We have certainly seen the historical pattern of higher production volumes in the second half repeat this year with over 3,000 tons of additional material available in the second half versus first. However, given the continued growth of demand for hydroxide from our customers in 2020, we are prioritizing the buildup of inventory in the fourth quarter to meet those needs.

Rounding out our sequential comparisons are a few factors that combine to essentially offset each other. We expect modestly favorable price mix in the fourth quarter offset by lower carbonate pricing and a small sequential increase in costs.

Finally on slide 9, I want to conclude by providing a few comments on select items in the income statement, as well as give an update on our capital spending plans. Livent generated adjusted cash from operations of $93 million through the third quarter of 2019. We spent $125 million on capital spending in the same period and ended the quarter with debt net of cash of $67 million.

In conjunction with our adjusted EBITDA guidance revision for the fourth quarter, we are updating our adjusted cash from operations for the full year to a range of $80 million to $90 million. Our full year guidance for capital spending remains in the range of $210 million to $240 million. We expect capital spending to accelerate in the fourth quarter of this year, reflecting cash outlays on a number of important items on our expansion plans, as certain construction milestones are met in both Argentina and Bessemer City.

Paul will update you on the progress we made in this regard in his closing remarks. With that, I will turn the call back to Paul.

Paul W. Graves -- President and Chief Executive Officer

Thank you, Gilberto. Although we will not be providing full guidance for 2020 until February of next year, we do not -- we do want to provide a first look at our expected 2020 production and sales volumes for both lithium hydroxide and lithium carbonate. I will just focus on hydroxide and carbonate today and not the approximately 4,000 LCEs of lithium chloride, which supports our businesses in Butyllithium, high purity metal and specialty organics.

As you can see on slide 10, all of the lithium carbonate, we will produce next year in Argentina will be converted to hydroxide. And even then, this won't be enough to meet our customer demand in 2020. As a result, we will continue buying third party carbonate in 2020.

Given what we see for carbonate pricing in the fourth quarter and into the first part of 2020, we expect to be able to purchase carbonate on terms that are better than those we achieved year-to-date in 2019.

We expect to sell very small amounts of carbonate in 2020 mainly, certain specialty grades and a small amount under existing long-standing commercial relationships. Our goal for 2020 is to increase lithium hydroxide volumes to meet our customer commitments.

With existing customers increasing their volumes and new customers looking for Livent to supply a significant portion of their 2020 needs, even at peak production levels, we will fall short of our committed 2020 sales volumes for hydroxide, if we do not start to build inventory in the fourth quarter of 2019.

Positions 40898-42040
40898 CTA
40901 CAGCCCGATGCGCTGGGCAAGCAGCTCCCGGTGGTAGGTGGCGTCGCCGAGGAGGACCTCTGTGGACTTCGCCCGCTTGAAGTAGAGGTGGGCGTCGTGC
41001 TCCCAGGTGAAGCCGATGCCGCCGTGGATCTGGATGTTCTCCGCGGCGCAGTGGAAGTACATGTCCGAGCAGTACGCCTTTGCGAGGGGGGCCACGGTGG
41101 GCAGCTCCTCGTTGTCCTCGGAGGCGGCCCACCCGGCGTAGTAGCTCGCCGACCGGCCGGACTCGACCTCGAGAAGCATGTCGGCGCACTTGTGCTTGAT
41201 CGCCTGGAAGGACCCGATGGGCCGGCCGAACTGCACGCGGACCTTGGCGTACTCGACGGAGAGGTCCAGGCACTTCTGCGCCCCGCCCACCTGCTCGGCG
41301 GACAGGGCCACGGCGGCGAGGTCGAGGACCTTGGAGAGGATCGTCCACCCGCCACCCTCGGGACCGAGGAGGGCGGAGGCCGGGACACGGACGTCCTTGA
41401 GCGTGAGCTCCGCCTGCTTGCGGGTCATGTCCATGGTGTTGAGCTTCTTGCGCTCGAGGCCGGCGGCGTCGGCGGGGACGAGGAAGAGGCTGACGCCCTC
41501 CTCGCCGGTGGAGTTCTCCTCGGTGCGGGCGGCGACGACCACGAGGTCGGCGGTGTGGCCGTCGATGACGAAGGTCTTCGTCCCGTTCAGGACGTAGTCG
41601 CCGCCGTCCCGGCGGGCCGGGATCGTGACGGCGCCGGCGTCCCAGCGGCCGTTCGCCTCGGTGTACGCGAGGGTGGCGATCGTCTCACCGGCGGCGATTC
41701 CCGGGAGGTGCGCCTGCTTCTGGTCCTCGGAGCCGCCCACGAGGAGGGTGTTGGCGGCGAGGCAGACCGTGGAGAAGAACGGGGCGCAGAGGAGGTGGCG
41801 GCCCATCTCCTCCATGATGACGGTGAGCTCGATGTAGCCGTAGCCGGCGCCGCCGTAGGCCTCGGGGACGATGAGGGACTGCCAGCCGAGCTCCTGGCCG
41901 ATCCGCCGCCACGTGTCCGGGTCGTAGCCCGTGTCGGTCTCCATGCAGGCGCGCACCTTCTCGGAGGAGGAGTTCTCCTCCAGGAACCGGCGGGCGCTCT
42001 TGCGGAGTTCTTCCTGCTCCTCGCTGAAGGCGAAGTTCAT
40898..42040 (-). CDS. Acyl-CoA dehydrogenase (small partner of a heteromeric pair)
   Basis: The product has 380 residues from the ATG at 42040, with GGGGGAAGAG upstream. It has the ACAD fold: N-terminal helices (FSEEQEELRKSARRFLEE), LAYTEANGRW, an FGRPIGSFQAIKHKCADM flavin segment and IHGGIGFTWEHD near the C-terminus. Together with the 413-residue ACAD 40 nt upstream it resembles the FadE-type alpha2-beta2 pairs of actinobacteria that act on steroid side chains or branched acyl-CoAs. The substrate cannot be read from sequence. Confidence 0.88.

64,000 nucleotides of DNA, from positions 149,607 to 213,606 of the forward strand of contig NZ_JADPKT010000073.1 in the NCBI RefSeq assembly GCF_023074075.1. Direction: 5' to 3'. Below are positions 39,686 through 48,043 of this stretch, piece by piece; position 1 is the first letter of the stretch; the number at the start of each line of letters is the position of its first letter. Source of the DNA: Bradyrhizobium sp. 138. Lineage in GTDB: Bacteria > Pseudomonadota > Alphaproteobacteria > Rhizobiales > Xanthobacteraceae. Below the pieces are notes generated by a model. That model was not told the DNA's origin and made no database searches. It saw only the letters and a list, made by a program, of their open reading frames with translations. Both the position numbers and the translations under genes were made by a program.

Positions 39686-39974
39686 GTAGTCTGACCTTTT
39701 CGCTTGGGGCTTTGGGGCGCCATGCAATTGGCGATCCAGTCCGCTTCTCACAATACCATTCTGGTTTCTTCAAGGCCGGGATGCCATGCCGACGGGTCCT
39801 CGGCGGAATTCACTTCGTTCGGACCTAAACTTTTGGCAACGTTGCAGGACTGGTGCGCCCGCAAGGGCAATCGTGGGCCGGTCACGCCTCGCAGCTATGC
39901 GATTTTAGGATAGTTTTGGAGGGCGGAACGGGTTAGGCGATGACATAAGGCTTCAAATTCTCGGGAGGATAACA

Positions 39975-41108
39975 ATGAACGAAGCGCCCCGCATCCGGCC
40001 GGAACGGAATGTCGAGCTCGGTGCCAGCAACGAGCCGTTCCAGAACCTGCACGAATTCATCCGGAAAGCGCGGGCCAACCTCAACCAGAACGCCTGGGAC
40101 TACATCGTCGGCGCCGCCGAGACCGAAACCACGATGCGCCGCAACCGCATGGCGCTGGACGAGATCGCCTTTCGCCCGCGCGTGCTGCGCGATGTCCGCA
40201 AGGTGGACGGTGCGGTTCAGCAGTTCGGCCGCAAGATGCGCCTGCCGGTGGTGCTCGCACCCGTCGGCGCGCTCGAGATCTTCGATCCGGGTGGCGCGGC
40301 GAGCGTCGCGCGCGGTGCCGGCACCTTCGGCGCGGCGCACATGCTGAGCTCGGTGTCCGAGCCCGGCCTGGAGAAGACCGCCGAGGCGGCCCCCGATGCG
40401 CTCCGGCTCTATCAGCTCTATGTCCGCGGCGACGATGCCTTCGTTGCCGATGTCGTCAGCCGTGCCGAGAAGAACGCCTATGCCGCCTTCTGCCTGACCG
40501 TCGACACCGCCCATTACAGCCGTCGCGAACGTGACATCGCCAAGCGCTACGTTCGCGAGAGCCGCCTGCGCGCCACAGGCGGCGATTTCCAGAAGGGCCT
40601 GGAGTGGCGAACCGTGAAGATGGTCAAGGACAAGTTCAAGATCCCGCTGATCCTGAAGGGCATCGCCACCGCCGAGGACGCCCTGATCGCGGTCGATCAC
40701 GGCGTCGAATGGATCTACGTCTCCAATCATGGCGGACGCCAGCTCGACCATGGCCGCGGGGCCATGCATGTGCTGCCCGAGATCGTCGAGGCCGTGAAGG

To help you better understand these commitments, I'll break down our 2020 hydroxide customer commitments a little more. Historically, a combination of cathode producers and industrial consumers have made up the majority of our sales. But as I mentioned earlier, 2020 will be the first year that the majority of our LCEs are committed to either automotive OEMs or battery producers.

We would expect that our hydroxide volumes delivered to these two classes of customer will exceed our entire 2019 hydroxide sales volume. The remainder of our volumes are composed primarily of long-standing customers of lithium hydroxide across multiple applications and geographies, as well as some carbonate commitments to long-standing customers. We will have greater clarity on these volumes once we've concluded end of year negotiations.

We therefore project up to 26,000 metric product tons of lithium hydroxide sales in 2020, higher than our annual production capacity by up to 4,000 tons. It is this shortfall that drove the decision to build inventory, to carry into 2020. We are making commitments to customers today that support our expansions in both Argentina and the United States, meaning that as we increase our available capacity at the end of 2020, we will have the customer commitments in place for that higher volume.

I'd like to wrap up by giving an update on progress toward our key priorities for 2020. First, as Gilberto mentioned, we remain committed to delivering on our announced expansion plans in Argentina and we remain on track to meet our key milestones for delivering the first 9,500 metric ton capacity increase for carbonate by the end of 2020.

Recent milestones we have made include completing camp construction and support infrastructure. Awarding contracts for earthworks and civil engineering, finalizing union contracts for construction workers in the region and commencing construction of the water infrastructure.